12

Consider two classes. The first is Vehicle, an NSObject subclass that conforms to NSCopying:

class Vehicle : NSObject, NSCopying {

    var wheels = 4

    func copyWithZone(zone: NSZone) -> AnyObject {
        let vehicle = self.dynamicType()
        vehicle.wheels = self.wheels
        return vehicle
    }
}

The second class, Starship, inherits from Vehicle:

class Starship : Vehicle {

    var photonTorpedos = 6
    var antiGravity = true

    override func copyWithZone(zone: NSZone) -> AnyObject {
        let starship = super.copyWithZone(zone) as Starship

        starship.photonTorpedos = self.photonTorpedos
        starship.antiGravity = self.antiGravity
        return starship
    }
}

This code doesn't compile because:

Constructing an object of class type 'Vehicle' with a metatype value must use a 'required' initializer.

So I go ahead and add a required initializer:

required override init () {
    super.init()
}

And now the app compiles, and Starship objects respond to copy() properly.

Two questions:

  1. Why does constructing an object with a metatype need a required initializer? (It appears the initializer I wrote does nothing.)
  2. Is there anything I wrote incorrectly, or should add to the initializer? Is there a case I'm not considering?
| improve this question | | | | |
12

The Short Answer

You cannot use self.dynamicType() without marking init() as required because there's no guarantee subclasses of Vehicle will also implement init().

Exploring The Problem

Taking a look at The Swift Programming Language: Initialization, it's mentioned how

subclasses do not inherit their superclass initializers by default

The situations in which a subclass will inherit its superclass' initialisers are:

Assuming that you provide default values for any new properties you introduce in a subclass, the following two rules apply:

Rule 1

If your subclass doesn’t define any designated initializers, it automatically inherits all of its superclass designated initializers.

Rule 2

If your subclass provides an implementation of all of its superclass designated initializers—either by inheriting them as per rule 1, or by providing a custom implementation as part of its definition—then it automatically inherits all of the superclass convenience initialisers.

Take a look at the example:

class MySuperclass {
    let num = 0

    // MySuperclass is given `init()` as its default initialiser
    // because I gave `num` a default value.
}

class MySubclass : MySuperclass {
    let otherNum: Int

    init(otherNum: Int) {
        self.otherNum = otherNum
    }
}  

According to the information above, since MySubclass defined the property otherNum without an initial value, it doesn't automatically inherit init() from MySuperclass.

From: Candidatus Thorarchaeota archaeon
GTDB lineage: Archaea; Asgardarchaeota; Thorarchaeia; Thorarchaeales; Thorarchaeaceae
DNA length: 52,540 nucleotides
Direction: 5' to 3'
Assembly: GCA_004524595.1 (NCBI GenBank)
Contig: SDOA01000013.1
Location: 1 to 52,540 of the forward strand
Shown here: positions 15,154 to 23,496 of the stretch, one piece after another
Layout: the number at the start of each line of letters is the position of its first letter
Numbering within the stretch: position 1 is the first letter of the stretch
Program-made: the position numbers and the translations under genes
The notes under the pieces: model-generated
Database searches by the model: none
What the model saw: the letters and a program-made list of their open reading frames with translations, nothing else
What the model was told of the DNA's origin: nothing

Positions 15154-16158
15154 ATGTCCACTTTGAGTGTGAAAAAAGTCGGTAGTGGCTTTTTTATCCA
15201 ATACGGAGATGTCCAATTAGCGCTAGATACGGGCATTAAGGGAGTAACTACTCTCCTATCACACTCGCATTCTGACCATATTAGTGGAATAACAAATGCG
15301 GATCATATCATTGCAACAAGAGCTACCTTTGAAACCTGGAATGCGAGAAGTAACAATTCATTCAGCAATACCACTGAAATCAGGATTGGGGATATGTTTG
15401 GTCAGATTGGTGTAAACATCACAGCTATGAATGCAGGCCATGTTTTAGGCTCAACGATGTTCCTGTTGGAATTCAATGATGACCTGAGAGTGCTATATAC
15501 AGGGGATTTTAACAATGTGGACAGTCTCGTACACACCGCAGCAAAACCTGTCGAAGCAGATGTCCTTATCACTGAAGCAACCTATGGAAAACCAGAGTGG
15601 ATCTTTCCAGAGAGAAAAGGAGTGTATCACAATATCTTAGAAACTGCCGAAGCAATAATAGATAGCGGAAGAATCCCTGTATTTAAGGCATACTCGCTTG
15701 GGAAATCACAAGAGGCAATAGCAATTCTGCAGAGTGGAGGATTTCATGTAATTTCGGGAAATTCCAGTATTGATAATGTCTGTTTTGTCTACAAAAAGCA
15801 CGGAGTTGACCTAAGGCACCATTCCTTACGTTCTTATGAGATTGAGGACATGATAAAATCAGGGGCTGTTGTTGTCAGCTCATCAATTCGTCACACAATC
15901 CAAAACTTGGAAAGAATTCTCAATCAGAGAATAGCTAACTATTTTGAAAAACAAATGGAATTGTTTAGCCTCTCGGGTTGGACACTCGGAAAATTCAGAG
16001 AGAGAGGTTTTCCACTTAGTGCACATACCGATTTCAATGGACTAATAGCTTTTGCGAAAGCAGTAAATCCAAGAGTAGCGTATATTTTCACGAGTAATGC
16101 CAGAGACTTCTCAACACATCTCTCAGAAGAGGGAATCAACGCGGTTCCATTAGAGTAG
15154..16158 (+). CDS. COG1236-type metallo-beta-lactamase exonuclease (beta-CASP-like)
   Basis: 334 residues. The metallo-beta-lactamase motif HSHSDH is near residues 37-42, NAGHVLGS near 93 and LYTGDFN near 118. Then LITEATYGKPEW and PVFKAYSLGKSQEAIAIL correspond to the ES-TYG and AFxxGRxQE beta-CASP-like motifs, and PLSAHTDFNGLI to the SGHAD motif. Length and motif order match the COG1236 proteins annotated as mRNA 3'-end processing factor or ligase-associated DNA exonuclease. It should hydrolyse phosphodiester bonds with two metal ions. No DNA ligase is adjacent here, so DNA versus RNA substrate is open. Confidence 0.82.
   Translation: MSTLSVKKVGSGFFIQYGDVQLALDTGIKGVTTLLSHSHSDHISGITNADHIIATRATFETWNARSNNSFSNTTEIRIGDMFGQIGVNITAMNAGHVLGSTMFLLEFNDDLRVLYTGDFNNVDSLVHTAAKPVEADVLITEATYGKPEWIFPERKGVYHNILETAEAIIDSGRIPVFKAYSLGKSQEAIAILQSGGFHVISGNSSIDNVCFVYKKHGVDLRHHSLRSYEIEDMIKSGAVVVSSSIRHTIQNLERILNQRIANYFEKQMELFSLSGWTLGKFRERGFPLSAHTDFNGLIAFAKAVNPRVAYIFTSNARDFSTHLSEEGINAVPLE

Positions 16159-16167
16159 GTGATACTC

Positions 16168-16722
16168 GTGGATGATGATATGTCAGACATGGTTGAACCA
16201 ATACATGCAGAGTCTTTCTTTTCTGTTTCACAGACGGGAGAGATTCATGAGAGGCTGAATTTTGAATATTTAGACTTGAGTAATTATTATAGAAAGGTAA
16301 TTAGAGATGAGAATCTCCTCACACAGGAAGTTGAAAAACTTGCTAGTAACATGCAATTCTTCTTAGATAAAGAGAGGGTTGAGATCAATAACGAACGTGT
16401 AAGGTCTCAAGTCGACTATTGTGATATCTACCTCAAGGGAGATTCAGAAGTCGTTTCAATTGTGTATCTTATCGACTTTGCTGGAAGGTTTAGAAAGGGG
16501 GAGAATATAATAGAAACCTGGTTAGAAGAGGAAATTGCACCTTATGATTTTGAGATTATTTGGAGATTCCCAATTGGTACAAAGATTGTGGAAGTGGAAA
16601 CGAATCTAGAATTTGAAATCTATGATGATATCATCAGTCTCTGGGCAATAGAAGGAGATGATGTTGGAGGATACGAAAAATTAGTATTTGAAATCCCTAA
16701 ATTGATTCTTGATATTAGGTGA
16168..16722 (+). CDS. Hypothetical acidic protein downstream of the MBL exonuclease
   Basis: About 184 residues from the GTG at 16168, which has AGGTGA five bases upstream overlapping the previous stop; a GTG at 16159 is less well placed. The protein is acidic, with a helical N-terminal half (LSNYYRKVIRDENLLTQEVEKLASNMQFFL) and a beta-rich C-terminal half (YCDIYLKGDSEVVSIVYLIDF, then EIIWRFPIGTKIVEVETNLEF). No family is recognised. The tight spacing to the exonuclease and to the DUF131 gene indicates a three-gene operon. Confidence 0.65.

Now suppose I want to add the following method to MySuperclass:

func myMethod() {
    println(self.dynamicType().num)
}

You'll get the error you described because there is no guarantee subclasses of MySuperclass will implement init() (and in this example they don't).

To solve this problem you therefore need to mark init() as required, to ensure all subclasses of MySuperclass implement init(), and so calling self.dynamicType() is a valid thing to do. It's the same problem as in your question: Swift knows Vehicle implements init(), however it doesn't know any subclasses will implement init() and so you need to make it required.

An alternative solution, which isn't suitable in your example, is to mark Vehicle as final, meaning Vehicle can't be subclassed. Then you'll be able to use self.dynamicType(); but you might as well just use Vehicle() in that case.

| improve this answer | | | | |
  • 1
    Great answer, particularly on using NSCopying. For more discussion on copying in Swift (without NSCopying) you may also be interested in stackoverflow.com/questions/25645090/…. – Rob Napier May 20 '15 at 0:13
  • Thanks for the writeup. Agree: great answer. – Aaron Brager May 20 '15 at 0:35
  • Great answer! This should be in The Swift Programming Language – fujianjin6471 Aug 22 '15 at 9:20
0

You need a required initializer because subclass implementation of a required initializer in Swift needs it.

Per Swift Documentation on Required nitializers:

You must also write the required modifier before every subclass implementation of a required initializer, to indicate that the initializer requirement applies to further subclasses in the chain.

| improve this answer | | | | |
  • Actually, it seems to work fine, even if I delete super.init(). – Aaron Brager Jan 26 '15 at 4:01
  • Yes, because you override it. I should have said it basically needs an initialiser as it will not necessarily inherit it from it's super class maybe.. – Tokuriku Jan 26 '15 at 4:07
  • That doesn't make sense to me… aren't all methods inherited from the super class? Can you say more about this? Is there any documentation you can cite? – Aaron Brager Jan 26 '15 at 4:12

Your Answer

By clicking “Post Your Answer”, you agree to our terms of service, privacy policy and cookie policy

Not the answer you're looking for? Browse other questions tagged or ask your own question.